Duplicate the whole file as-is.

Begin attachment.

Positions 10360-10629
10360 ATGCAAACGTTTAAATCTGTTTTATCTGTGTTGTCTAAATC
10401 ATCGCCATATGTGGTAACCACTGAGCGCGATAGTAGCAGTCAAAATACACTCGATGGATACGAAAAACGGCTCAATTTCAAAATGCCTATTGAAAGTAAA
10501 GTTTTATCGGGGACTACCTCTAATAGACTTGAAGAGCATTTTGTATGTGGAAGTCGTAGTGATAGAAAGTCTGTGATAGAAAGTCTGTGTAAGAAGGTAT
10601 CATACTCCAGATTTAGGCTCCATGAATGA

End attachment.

Positions 10360-10629
10360 ATGCAAACGTTTAAATCTGTTTTATCTGTGTTGTCTAAATC
10401 ATCGCCATATGTGGTAACCACTGAGCGCGATAGTAGCAGTCAAAATACACTCGATGGATACGAAAAACGGCTCAATTTCAAAATGCCTATTGAAAGTAAA
10501 GTTTTATCGGGGACTACCTCTAATAGACTTGAAGAGCATTTTGTATGTGGAAGTCGTAGTGATAGAAAGTCTGTGATAGAAAGTCTGTGTAAGAAGGTAT
10601 CATACTCCAGATTTAGGCTCCATGAATGA